Wednesday, November 26, 2008

Quick Hit Wednesday: The Analysis of a Wedding Shoot - Part 2

Good Afternoon Everybody,
Sorry for the late post yesterday which is why I am posting later than usual today. Things just got real crazy at the studio and I wasn't able to get the post up until late in the afternoon. We had three portrait clients come by to view their "Portrait Presentations" and everyone loved their images. My last appointment went a little long - we got talking wall portraits and portrait albums - as the client truly loved their images. I'm visiting with them at their home on Friday to finalize the size of the wall portraits and wrap the order. You know, it's always about "bending over backward" to serve your client. Heck, I might even post an image or two from the shoot - stay tuned...

The Analysis of a Wedding Shoot - Part 2
Anyway, how about we get on with The Analysis of a Wedding Shoot - Part 2. Last week I posted what happens gear wise as we prep for the weekend shoot [link]. Now lets head to the site and get to work...

The Start of The Wedding Shoot -
1 -- My team arrives at the studio about one hour before we are due to be on site. We review all the details of the wedding and what each person responsibilities will be on the event and time sync the cameras. 2 -- We arrive on site usually about 30 minutes before were due to start photography. This gives us a chance to review locations for group photographs and other special photographs of the bride and groom. It also gives us a chance to introduce ourselves to wedding consultants, florists, lighting technicians, hotel staff, etc. All this PR just helps the day go much more smoothly.

3 -- Typically the shoot goes like this for me. If the event is happening at a large hotel like Netherland Hilton, which I've discussed several times previously at Digital Pro Talk, we ring the bride's room to announce our arrival and just see how everybody is progressing getting ready. The girls are generally at some stage of hair and makeup. I love to make this part of our coverage. My first images are usually images of the bride and her bridesmaids and other female family members getting ready. That, as I said, could be in the hotel suite or at the bride's home or even at the church.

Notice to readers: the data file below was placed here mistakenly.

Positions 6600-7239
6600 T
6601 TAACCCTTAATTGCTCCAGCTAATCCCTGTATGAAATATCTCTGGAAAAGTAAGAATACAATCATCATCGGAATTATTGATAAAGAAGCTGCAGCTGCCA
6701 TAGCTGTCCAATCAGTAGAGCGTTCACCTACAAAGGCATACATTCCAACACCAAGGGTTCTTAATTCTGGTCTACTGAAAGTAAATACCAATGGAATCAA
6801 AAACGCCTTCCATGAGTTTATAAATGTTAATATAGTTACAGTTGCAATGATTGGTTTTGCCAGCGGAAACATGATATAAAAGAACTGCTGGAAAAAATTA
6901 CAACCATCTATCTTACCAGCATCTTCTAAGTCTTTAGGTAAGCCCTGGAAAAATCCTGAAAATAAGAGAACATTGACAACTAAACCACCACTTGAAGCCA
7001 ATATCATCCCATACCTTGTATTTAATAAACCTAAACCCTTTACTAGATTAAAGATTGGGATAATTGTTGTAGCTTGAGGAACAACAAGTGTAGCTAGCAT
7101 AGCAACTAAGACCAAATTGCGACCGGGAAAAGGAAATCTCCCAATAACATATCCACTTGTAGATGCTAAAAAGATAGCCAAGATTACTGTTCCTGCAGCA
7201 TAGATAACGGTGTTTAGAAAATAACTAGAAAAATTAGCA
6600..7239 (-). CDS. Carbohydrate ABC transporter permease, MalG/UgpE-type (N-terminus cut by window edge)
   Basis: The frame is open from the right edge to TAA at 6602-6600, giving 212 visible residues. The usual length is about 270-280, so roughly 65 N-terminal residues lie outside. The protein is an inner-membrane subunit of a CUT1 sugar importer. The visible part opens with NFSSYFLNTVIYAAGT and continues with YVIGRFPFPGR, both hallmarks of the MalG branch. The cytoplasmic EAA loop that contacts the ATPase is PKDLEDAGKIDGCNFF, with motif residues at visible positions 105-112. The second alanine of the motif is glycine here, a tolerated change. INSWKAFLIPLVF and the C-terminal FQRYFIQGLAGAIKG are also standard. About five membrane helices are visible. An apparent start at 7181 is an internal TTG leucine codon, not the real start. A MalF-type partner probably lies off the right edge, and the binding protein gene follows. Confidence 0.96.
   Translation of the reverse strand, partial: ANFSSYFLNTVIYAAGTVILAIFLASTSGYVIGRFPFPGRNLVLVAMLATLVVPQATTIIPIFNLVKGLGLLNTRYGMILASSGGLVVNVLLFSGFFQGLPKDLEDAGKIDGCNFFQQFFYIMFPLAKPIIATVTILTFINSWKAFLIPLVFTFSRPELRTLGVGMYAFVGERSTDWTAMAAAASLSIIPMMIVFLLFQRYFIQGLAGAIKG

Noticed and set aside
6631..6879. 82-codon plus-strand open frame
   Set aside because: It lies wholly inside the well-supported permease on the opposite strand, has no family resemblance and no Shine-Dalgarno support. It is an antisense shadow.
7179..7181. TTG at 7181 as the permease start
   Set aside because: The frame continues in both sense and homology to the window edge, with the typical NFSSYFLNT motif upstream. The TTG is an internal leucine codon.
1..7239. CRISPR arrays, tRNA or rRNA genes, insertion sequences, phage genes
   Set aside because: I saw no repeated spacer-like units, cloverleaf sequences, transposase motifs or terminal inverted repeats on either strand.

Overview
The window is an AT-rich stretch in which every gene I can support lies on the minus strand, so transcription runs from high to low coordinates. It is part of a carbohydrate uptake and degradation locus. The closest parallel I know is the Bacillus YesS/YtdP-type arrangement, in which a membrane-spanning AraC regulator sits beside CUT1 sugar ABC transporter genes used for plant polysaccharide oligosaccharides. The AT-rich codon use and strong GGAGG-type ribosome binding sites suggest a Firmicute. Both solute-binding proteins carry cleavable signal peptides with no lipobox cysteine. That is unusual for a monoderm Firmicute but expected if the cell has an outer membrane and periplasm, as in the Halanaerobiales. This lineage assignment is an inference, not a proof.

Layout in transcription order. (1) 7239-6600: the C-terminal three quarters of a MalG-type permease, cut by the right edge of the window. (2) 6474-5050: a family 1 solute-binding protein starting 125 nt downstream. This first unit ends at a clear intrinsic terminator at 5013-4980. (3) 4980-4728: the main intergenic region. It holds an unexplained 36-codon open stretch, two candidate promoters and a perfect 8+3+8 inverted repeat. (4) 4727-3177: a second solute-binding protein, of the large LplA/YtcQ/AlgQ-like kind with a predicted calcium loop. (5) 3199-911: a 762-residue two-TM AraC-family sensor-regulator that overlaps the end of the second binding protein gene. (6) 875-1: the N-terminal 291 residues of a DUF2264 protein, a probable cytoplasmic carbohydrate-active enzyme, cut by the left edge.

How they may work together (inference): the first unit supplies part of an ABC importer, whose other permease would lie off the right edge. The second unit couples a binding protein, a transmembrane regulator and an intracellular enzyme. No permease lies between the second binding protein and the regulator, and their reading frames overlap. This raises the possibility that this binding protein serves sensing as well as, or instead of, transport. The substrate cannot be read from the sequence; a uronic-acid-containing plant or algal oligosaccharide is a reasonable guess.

4 -- We then seek out the groom and his groomsman and his parents and try to get some photographs of them as well. I have to say, it's always a lot more exciting covering the girls. The guys are usually just hanging around, usually drinking a beer or two, and watching a ball game on TV. Nevertheless it's an important part of the story and needs to be recorded. Many of these images are recorded with just the available light but, sometimes I use my off-camera flash or my on-camera flash bounced off of the side wall to give me some direction of the light illuminating the scene.

5 -- At this point we generally check back with the bride as she goes into her final moments of preparation. This is a great time to get some great detail photographs of maybe her attendants buttoning up the back of a gown, for adjusting the jewelry, and mother placing the veil on her head, her jewelry, shoes......